King's College London

Research portal

Understanding Alzheimer's disease as a disorder of consciousness

Research output: Contribution to journalArticlepeer-review

Jonathan D. Huntley, Stephen M. Fleming, Daniel C. Mograbi, Daniel Bor, Lorina Naci, Adrian M. Owen, Robert Howard

Original languageEnglish
Article numbere12203
JournalAlzheimer's and Dementia: Translational Research and Clinical Interventions
Volume7
Issue number1
DOIs
Published2021

Bibliographical note

Funding Information: JH is funded by a Wellcome Clinical Research Career Development Fellowship (214547/Z/18/Z). SMF is funded by a Wellcome/Royal Society Sir Henry Dale Fellowship (206648/Z/17/Z) and a Philip Leverhulme Prize from the Leverhulme Trust. The Wellcome Centre for Human Neuroimaging is supported by core funding from the Wellcome Trust (206648/Z/17/Z). DB is funded by the Wellcome Trust (210920/Z/18/Z). AMO is a Fellow in the CIFAR Brain, Mind, and Consciousness programme. RH is supported by the NIHR UCLH BRC. Funding Information: JH is funded by a Wellcome Clinical Research Career Development Fellowship (214547/Z/18/Z). SMF is funded by a Wellcome/Royal Society Sir Henry Dale Fellowship (206648/Z/17/Z) and a Philip Leverhulme Prize from the Leverhulme Trust. The Wellcome Centre for Human Neuroimaging is supported by core funding from the Wellcome Trust (206648/Z/17/Z). DB is funded by the Wellcome Trust (210920/Z/18/Z). AMO is a Fellow in the CIFAR Brain, Mind, and Consciousness programme. RH is supported by the NIHR UCLH BRC. Publisher Copyright: © 2021 The Authors. Alzheimer's & Dementia: Translational Research & Clinical Interventions published by Wiley Periodicals, Inc. on behalf of Alzheimer's Association.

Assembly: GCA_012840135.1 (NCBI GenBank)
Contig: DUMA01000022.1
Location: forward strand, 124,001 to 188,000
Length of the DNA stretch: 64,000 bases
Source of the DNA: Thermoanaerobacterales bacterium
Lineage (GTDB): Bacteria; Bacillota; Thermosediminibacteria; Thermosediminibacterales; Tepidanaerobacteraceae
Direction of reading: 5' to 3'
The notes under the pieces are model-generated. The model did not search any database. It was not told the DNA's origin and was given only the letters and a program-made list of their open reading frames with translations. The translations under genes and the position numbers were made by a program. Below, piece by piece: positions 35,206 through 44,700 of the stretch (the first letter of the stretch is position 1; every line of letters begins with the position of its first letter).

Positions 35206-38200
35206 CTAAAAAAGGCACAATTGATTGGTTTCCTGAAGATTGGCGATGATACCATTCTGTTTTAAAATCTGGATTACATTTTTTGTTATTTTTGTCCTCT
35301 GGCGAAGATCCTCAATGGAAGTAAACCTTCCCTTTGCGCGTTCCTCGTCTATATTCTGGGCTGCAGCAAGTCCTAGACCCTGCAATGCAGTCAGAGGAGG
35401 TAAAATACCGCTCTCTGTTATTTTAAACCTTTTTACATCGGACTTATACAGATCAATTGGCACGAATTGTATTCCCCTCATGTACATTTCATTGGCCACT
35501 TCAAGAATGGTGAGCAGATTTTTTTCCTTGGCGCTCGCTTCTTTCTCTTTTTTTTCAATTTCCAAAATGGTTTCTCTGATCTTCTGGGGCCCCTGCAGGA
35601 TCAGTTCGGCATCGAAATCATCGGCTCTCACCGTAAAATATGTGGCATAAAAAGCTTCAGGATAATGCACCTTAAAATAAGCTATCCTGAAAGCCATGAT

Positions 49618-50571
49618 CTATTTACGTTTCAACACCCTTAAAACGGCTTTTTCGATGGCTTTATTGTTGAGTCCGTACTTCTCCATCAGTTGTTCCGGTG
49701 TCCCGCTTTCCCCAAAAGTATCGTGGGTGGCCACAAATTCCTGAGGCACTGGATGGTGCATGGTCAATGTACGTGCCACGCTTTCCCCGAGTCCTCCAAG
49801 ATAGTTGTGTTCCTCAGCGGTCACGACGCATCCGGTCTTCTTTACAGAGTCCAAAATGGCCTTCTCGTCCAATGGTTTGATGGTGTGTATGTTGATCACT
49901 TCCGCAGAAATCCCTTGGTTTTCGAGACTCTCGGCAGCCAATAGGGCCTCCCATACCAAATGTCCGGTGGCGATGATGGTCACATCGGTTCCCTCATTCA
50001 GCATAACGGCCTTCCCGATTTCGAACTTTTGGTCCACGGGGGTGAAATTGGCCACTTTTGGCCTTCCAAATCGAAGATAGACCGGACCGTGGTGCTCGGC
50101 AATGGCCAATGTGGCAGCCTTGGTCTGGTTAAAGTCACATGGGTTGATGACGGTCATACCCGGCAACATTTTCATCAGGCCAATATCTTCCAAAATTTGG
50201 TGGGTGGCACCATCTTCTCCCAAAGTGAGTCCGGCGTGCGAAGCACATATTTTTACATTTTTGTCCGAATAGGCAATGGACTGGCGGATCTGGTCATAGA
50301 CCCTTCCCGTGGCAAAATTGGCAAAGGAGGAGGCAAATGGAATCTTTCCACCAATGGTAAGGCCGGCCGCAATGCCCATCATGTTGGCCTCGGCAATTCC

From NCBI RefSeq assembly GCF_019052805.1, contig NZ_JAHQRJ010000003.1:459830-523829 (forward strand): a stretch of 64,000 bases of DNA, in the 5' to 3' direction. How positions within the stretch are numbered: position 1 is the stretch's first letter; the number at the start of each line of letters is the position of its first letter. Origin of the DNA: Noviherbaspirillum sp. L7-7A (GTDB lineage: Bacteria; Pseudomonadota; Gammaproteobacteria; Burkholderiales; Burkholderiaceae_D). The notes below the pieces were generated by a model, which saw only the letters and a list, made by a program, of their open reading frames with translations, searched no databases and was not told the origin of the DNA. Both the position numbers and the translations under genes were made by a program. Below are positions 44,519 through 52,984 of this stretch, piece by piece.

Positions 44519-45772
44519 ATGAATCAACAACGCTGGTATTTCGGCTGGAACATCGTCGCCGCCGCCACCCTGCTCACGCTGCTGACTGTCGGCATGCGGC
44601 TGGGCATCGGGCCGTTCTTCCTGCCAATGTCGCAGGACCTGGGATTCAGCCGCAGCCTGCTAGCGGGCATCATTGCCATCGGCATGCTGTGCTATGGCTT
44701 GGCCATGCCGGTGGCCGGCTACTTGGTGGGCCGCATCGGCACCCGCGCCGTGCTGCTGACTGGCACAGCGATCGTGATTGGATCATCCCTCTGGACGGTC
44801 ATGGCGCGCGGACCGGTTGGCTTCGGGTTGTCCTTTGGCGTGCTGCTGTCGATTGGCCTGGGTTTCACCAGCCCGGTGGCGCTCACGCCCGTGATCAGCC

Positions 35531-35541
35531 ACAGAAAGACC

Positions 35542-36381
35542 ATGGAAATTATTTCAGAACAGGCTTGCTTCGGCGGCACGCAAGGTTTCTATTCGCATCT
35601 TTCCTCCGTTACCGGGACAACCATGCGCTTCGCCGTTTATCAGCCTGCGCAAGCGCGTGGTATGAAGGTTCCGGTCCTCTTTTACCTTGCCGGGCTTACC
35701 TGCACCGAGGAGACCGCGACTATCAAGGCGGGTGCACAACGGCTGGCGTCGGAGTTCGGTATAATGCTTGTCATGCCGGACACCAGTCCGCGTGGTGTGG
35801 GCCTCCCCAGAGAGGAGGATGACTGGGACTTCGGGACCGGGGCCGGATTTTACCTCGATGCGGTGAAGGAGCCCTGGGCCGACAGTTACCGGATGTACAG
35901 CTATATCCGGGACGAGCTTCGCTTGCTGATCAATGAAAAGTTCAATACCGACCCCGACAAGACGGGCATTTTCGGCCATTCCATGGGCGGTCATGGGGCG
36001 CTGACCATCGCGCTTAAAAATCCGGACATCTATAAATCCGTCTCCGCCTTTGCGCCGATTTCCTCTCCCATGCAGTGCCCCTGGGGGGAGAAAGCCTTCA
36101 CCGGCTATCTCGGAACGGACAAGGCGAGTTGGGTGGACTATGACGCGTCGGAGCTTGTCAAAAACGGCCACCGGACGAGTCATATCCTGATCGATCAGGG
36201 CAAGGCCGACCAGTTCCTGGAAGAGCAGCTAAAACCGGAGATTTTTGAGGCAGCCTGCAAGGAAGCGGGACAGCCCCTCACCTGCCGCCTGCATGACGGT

King's Authors

Abstract

People with Alzheimer's disease (AD) demonstrate a range of alterations in consciousness. Changes in awareness of cognitive deficit, self-awareness, and introspection are seen early in AD, and dysfunction of awareness and arousal progresses with increasing disease severity. However, heterogeneity of deficits between individuals and a lack of empirical studies in people with severe dementia highlight the importance of identifying and applying biomarkers of awareness in AD. Impairments of awareness in AD are associated with neuropathology in regions that overlap with proposed neural correlates of consciousness. Recent developments in consciousness science provide theoretical frameworks and experimental approaches to help further understand the conscious experience of people with AD. Recognition of AD as a disorder of consciousness is overdue, and important to both understand the lived experience of people with AD and to improve care.

View graph of relations

© 2020 King's College London | Strand | London WC2R 2LS | England | United Kingdom | Tel +44 (0)20 7836 5454